Welcome to The Blog Report

I'm so glad you stopped by and hope you find this blog an interesting read. I've been blogging since April of 2006, currently the author of six public and two private blogs. In the beginning I knew absolutely nothing about blogging. Over the years through trial and error, frustration and elation, and a few tears I've learned a lot. However, the learning process when it comes to blogging continues to evolve. Here you will find a hodge podge of my blogging experiences, useful codes and how-tos, sprinkled liberally with my opinions. Enjoy!

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Sunday, October 16, 2011

Are Bloggers Their Own Worst Enemy?

In the little over six years that I've been blogging I have seen blog advertising networks wither up and go away.  So far there has been the beer widget, 125exchange, BlogRush, BlogExplosion, Spottt and there were likely others.  Now CMF Ads is folding effective October 30 but essentially it is finished now.  The common cause cited for the closing of these blog advertising networks is lack of support from bloggers.  So are bloggers their own worst enemy by not supporting blog advertising networks?  My answer is no, but let me explain.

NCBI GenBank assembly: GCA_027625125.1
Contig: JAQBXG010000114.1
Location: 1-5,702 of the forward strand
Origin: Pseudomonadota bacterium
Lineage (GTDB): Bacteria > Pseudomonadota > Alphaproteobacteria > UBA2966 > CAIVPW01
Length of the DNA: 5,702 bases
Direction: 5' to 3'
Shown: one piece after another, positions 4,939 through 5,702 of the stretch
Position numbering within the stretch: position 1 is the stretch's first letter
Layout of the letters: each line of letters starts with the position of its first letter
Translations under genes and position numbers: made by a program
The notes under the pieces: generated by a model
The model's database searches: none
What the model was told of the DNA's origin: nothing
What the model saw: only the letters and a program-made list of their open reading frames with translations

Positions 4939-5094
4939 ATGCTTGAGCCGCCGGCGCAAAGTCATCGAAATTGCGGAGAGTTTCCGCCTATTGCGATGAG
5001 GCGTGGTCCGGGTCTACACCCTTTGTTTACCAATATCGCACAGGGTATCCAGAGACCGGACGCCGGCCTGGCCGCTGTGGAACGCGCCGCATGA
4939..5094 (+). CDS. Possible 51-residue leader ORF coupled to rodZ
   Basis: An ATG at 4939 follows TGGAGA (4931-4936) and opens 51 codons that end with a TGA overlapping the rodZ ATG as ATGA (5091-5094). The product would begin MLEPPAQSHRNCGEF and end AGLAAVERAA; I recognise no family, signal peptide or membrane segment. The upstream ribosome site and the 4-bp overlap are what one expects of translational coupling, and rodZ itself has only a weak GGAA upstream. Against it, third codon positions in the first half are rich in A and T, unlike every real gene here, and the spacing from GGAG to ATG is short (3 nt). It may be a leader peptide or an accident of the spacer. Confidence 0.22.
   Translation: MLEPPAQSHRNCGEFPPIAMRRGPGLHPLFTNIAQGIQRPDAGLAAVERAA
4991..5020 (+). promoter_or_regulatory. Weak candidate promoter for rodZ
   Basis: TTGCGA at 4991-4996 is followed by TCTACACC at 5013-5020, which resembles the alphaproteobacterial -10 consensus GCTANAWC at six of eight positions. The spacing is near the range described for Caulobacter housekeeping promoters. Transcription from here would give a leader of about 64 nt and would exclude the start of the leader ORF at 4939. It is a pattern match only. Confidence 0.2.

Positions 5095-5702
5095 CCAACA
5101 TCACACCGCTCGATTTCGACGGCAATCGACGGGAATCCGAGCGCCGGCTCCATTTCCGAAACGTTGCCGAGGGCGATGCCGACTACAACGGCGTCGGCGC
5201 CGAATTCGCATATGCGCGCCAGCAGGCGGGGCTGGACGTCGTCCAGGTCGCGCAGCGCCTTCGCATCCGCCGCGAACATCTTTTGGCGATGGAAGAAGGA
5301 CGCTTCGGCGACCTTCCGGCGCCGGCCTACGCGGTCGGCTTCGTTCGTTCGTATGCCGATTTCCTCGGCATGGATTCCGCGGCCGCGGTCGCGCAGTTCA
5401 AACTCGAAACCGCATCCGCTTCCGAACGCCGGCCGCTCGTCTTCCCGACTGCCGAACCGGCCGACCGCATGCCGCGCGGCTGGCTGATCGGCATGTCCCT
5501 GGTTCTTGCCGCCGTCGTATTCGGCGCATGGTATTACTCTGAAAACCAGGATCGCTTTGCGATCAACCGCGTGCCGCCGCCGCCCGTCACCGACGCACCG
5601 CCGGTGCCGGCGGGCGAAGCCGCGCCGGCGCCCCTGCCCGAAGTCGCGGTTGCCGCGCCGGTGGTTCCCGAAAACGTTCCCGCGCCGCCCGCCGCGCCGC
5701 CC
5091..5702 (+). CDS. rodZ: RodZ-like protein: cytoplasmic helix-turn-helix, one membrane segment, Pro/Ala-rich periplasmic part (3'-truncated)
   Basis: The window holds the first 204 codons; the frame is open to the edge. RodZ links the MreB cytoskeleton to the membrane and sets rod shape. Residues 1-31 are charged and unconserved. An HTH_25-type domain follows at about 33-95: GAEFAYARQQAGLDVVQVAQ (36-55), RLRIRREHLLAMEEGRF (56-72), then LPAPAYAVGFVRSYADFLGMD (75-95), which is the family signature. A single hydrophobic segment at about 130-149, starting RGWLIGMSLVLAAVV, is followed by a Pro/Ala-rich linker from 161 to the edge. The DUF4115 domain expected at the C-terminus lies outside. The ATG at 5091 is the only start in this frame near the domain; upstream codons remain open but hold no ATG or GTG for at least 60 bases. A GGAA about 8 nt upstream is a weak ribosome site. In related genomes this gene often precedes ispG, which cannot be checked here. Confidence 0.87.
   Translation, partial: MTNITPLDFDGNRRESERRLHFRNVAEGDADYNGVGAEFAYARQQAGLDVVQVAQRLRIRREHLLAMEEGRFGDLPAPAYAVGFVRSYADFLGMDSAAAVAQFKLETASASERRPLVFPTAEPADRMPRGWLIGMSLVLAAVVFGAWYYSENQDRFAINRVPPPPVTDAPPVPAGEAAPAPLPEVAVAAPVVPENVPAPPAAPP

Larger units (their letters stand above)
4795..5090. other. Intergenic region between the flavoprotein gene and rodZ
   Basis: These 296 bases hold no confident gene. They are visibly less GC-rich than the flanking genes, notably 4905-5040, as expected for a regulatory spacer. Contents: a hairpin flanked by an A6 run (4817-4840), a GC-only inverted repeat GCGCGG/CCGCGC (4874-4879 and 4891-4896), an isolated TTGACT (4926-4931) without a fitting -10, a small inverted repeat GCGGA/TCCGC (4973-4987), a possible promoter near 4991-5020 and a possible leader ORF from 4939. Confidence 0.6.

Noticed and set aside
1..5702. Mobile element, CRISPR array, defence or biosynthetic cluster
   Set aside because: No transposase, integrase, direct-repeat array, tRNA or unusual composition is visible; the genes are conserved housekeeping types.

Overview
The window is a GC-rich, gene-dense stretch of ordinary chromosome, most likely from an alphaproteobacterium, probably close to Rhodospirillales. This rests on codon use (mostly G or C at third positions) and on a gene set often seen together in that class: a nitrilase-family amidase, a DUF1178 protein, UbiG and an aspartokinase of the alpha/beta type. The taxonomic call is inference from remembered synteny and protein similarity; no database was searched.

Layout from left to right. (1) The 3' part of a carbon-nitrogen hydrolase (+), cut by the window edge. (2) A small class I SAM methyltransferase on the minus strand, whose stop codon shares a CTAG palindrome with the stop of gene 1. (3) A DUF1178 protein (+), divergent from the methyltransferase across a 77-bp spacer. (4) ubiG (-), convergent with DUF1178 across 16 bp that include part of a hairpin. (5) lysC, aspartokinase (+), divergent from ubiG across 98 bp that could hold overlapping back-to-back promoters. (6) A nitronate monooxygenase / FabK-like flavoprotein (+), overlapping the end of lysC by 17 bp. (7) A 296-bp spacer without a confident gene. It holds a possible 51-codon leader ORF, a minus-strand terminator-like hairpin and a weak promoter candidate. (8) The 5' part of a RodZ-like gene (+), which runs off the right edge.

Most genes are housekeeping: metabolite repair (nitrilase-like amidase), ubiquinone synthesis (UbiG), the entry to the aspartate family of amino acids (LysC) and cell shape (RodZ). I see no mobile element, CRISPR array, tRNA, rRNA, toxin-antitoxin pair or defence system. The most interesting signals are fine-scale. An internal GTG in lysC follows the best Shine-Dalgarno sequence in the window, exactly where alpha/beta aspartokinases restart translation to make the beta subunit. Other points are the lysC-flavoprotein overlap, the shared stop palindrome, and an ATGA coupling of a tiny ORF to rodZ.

Bloggers fall into two basic categories - those trying to make money with their blogs and those not trying to make money with their blogs.  Let's say it is an even split of 50:50 so 50% of bloggers are trying to make money with their blogs so a blog advertising network is beneficial in gaining them more traffic that should increase that income.  However, of those bloggers trying to make money, a good 50% of them use Adsense that clearly says you cannot use a traffic exchange.  That leaves a total of 25% of bloggers to support the blog advertising networks.  But some of those blog advertising networks charge actual money to advertise your blog something many bloggers cannot afford to do.  Essentially, the blog advertising networks are trying to stay in business with income from less than 10% of the bloggers in the blogosphere.  It does not take a lot of calculation to realize the economics of this.  Clearly less t 10% of the bloggers in the blogosphere cannot possibly support all the blog advertising networks so there are bound to be casulties.  


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